Penny Oleksiak narrowly missed out on a third medal at the 2022 world aquatics championships with a fourth-place finish Thursday in the women’s 100-metre freestyle.
Oleksiak, from Toronto, was third at the turn, but finished .06 seconds off the podium in a time of 52.98 seconds.
Australia’s Mollie O’Callaghan finished first in 52.67 seconds to pick up her second gold medal in Budapest, and fourth overall.
World-record holder Sarah Sjostrom of Sweden was second (52.80) and Torri Huske of the United States was third (52.92).
Toronto’s Kayla Sanchez was sixth (53.59).
“It’s a bit frustrating to get fourth again,” said Oleksiak, referring to her result at the Tokyo Olympics last summer. “I missed another turn which is really annoying. But I put everything into it, so I can’t be too mad.”
Canada had another medal chance come up short later Thursday when Winnipeg’s Kelsey Wog finished fourth in the women’s 200-metre breaststroke.
“Fourth is fourth but I’m really proud of my effort,” Wog said. “I’ve been really focused on finishing strong and getting my stroke rate up on that last 50.”
Oleksiak swam the anchor leg to help Canada win bronze in the women’s 4x200 freestyle relay, giving her seven career world championship medals.
That is tied for the most by a Canadian with Kylie Masse of LaSalle, Ont., who has also won two medals (gold in the women’s 50-metre backstroke, silver in the 100 backstroke) in Budapest.
Oleksiak helped Canada win silver in the women’s 4x100 freestyle relay Saturday on the opening day of the event.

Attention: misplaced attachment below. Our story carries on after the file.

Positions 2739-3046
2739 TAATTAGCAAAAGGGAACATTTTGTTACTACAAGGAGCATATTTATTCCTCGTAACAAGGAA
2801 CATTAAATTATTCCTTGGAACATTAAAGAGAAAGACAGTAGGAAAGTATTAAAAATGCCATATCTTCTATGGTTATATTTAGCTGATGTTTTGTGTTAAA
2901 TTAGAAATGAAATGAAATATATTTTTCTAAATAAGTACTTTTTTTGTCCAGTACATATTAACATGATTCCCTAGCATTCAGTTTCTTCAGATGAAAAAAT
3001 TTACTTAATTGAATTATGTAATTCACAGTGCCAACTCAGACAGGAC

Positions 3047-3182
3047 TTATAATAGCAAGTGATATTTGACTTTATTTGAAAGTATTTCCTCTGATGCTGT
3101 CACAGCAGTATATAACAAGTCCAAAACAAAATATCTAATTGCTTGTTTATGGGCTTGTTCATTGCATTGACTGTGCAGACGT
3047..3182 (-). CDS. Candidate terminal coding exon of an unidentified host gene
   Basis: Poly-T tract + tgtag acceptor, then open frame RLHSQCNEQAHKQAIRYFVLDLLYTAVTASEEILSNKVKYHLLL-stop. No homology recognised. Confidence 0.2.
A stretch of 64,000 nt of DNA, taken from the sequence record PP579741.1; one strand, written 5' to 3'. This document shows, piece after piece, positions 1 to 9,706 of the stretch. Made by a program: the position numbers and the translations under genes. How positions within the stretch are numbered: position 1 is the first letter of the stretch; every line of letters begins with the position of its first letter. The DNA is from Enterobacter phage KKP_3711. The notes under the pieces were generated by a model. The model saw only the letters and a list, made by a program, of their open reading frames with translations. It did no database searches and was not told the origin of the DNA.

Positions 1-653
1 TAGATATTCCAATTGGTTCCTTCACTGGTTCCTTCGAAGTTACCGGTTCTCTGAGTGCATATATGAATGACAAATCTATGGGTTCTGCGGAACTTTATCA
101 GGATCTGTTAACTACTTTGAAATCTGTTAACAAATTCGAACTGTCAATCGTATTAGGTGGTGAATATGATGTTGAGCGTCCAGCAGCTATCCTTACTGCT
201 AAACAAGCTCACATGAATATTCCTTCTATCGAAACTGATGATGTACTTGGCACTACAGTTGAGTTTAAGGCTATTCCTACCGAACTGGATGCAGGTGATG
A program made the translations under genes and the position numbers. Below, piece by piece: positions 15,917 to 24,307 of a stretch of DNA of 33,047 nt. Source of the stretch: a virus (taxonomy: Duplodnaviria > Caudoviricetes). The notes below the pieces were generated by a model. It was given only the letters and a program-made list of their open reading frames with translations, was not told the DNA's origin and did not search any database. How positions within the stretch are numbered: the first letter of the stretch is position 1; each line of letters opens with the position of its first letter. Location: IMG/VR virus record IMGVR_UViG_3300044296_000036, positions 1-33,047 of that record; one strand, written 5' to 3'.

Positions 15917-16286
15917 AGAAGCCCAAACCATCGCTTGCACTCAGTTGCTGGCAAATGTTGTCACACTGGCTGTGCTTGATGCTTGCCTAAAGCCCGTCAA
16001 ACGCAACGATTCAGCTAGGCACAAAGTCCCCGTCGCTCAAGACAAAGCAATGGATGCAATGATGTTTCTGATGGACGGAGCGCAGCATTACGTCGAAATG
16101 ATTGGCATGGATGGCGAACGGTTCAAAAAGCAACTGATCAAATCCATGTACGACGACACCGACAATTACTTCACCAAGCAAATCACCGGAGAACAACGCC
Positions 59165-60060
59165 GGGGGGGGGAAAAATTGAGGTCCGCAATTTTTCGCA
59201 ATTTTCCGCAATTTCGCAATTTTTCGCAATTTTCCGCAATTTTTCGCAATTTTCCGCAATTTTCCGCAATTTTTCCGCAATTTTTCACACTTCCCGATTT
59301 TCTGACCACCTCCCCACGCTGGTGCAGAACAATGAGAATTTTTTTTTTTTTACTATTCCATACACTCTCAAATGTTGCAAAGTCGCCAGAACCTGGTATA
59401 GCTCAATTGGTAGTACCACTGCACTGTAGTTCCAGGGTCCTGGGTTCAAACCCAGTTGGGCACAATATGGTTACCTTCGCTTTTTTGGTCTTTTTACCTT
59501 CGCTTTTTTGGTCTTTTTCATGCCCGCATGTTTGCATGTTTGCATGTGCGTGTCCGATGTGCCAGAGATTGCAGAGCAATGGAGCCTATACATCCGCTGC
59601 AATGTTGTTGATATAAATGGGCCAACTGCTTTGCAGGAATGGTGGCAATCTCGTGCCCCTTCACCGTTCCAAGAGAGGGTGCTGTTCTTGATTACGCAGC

Wog, a silver medalist in the 200 breaststroke at the 2016 short-course world championships in Windsor, Ont., finished her race Thursday in a time of two minutes 23.86 seconds.
Lilly King of the United States finished first in 2:22.41, followed by Australia’s Jenna Strauch (2:23.04) and American Kate Douglass (2:23.20).
Joshua Liendo of Markham, Ont., advanced to two finals, qualifying third in the men’s 100-metre butterfly and 50-metre freestyle.
“The 100 fly was a little tougher than I wanted it to be and the 50 free felt good,” said Liendo, who won bronze in the 100 freestyle on Wednesday. “I’m happy with both swims.”
Masse will swim for a third medal Friday after qualifying in sixth place for the 200 backstroke final.
“Hopefully I can sneak in there and do a lot better in the final,” Masse said. “It’s a long meet doing all three backstrokes but I try to manage it all and reset for a new day.”
Canada has seven medals (two gold, three silver, two bronze) so far at the world championships.